What?? Not Another Birding Trip??


Okay, I confess.  My name is Bob Zeller and I am a hopeless birding addict.  I tried to stop, but the withdrawal pains are too severe.  When I see a bird that I don’t recognize, I frantically dive into my thirty-some bird guides, tearing pages to make that elusive identification.  To add to my habit, I am also fanatic about wanting to photograph every bird I see.  I wade in the muck, crawl in the weeds, get tick-bit, all so I collect those photos.

So, to satisfy our cravings (Ann is addicted, too), we invited the Johnsons from Eldorado to join us.  We wanted to see if we could see more species this day than the day before, which I believe was 40.  We again set out for Middle Concho and Spring Creek parks.  Both parks in the same area, one on one side of the river, and the other park on the other side.  So the habitats for both are quite similar.  I have a few photo highlight for you.  Click photos to see beautiful enlargements.

Portrait of a Northern Mockingbird

Ladder-backed Woodpecker

Belted Kingfisher

Great Blue Heron

Yellow-rumped Warbler

Horned Grebe (photographed previous day)

Here is the total species of 42 that we spotted.

  1.  Northern Mockingbird
  2.  Great-tailed Grackle
  3.  American White Pelican
  4.  Great Egret
  5.  Great Blue Heron
  6.  Northern Shoveler
  7.  Double-crested Cormorant
  8.  Ring-billed Gull
  9.  American Goldfinch
  10.  White-crowned Sparrow
  11.  American Coots
  12.  Pied-billed Grebe
  13.  Golden-fronted Woodpecker
  14.  House Finch
  15.  Lesser Goldfinch
  16.  Gadwall
  17.  Black Vulture
  18.  Eastern Phoebe
  19.  Yellow-rumped Warbler
  20.  Black-crested Titmouse
  21.  Bufflehead
  22.  Turkey Vulture
  23.  Red-winged Blackbird
  24.  European Starling
  25.  Western Meadowlark
  26.  Northern Cardinal
  27.  Cinnamon Teal
  28.  Ladder-backed Woodpecker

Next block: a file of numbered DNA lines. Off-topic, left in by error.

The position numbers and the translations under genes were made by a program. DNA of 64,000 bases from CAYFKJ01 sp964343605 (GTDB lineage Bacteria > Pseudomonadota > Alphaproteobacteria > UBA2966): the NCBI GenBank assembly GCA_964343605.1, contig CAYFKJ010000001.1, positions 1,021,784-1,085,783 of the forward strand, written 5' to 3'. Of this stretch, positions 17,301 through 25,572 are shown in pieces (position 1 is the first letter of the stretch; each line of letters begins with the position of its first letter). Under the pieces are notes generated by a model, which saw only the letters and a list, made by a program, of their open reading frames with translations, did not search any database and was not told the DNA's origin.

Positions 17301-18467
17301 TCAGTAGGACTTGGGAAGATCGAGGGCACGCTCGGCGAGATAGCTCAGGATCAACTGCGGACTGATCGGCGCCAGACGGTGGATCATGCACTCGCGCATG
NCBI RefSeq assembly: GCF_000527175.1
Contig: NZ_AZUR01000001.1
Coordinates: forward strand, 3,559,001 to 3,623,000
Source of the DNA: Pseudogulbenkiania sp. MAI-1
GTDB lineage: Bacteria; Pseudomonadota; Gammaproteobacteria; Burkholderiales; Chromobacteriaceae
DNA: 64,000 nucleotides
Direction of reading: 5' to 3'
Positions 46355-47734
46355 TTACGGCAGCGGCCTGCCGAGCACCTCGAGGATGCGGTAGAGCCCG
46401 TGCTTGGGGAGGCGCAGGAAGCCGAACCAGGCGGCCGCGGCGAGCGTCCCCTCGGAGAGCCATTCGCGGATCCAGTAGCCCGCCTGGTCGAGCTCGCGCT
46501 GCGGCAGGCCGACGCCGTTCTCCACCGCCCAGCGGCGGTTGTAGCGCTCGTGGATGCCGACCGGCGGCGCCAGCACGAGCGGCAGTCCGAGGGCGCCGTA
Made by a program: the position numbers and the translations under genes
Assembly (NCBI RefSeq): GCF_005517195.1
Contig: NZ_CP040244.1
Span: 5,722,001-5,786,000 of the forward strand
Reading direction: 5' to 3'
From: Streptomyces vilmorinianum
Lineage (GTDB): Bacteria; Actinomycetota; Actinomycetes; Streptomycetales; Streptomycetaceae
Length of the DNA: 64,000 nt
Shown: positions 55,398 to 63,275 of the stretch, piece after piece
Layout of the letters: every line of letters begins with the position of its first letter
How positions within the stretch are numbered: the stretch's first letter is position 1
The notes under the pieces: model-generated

29.  Vermilion Flycatcher
  30.  Eastern Bluebird
  31. Wild Turkey
  32.  American Robin
  33.  Green-winged Teal
  34.  Common Raven
  35.  White-winged Dove
  36.  Northern Flicker
  37.  Cedar Waxwing
  38.  Common Grackle
  39.  Belted Kingfisher
  40.  Clay-colored Sparrow
  41.  Blue Jay
  42.  Northern Harrier

As you can see we did break our previous day record.  These were seen during an approximate four hour period.  Click on any image and you can see beautiful enlargements.

Click my Flickr Logo at the right side of this page to view more of my photos.

I’d like to wish everyone a very Happy New Year!

Yesterday’s birding and new lifer


Ann and I decided that another nice day deserved to be spent birding.  We spent a couple of hours at Middle Concho and Spring Creek parks, then we got a call on our cell phone from Suzanne Johnson down at Eldorado.  A Common Goldeneye (Bucephala clangula), had been spotted at the water treatment ponds.  So we left immediately to get down there.  We saw it and I got a nice photo of it.  It was lifer number 239 for me.

Common Goldeneye

Canon EOS 7D with Canon 500mm f4 IS lens and 1.4 tele-converter.  Exposure 1/1600 sec. @ f8, -0.3EV, ISO 400.  Partial metering and aperture priority.  Captured from our car, using a Puffin Pad window support.  Distance to subject was about 100 yards.

Total of 40 bird species spotted:

  1.  American Coot
  2.  Northern Mockingbird
  3.  Great Blue Heron
  4.  Pied-billed Grebe
  5.  Golden-fronted Woodpecker
  6.  Cinnamon Teal
  7.  Gadwall
  8.  Northern Shoveler
  9.  Great Egret
  10.  Green-winged Teal
  11.  Wilson’s Snipe
  12.  Great-tailed Grackle
  13.  Red-tailed Hawk
  14.  European Starling
  15.  Western Meadowlark
  16.  Double-crested Cormorants
  17.  Yellow-rumped Warbler
  18.  House Finch
  19.  Savannah Sparrow
  20.  Eastern Bluebird
  21.  Vermilion Flycatcher
  22.  Ring-billed Gull
  23.  American Coot
  24.  Wild Turkey
  25.  White-winged Dove
  26.  Northern Flicker
  27.  Red-winged Blackbird
  28.  American Goldfinch
  29.  Lesser Scaup
  30.  Eared Grebe
  31.  Northern Pintail
  32.  Horned Grebe
  33.  Ruddy Duck
  34.  Canvasback
  35.  Common Goldeneye
  36.  Ringed-neck Duck
  37.  Killdeer
  38.  Lark Bunting
  39.  Egyptian Goose
  40.  Eurasian Collared Dove

Two more from Middle Concho Park


Friday opened cool and cloudy, but by 11:00AM it was bright and sunny.  We decided to return to Middle Concho Park where we had seen so many species the day before.  Again there were an abundance of birds.  We birded there for an hour or so, then we drove over to the adjacent Spring Creek Park.  Here are two photographs that I captured there.  A Blue Jay (Cyanocitta stelleri), and an American Robin (Turdus migratorius).

Blue Jay

American Robin

As I said the good news was that it was bright and sunny.  On the downside I didn’t have the best light that I would have had if it had remained cloudy.  Boy, I sure am hard to please, aren’t I??  But it did make it difficult to expose properly for the Blue Jay.  As you can see, it worked out okay, though.  The American Robin was in open shade where the light was more even, so the job was easier.

During our birding, we saw a couple of hawks, several herons and egrets and others.  In all, we saw 21 species, as I have listed below.

I hope you enjoyed the photos and narrative about our birding exploits.  Have a great weekend.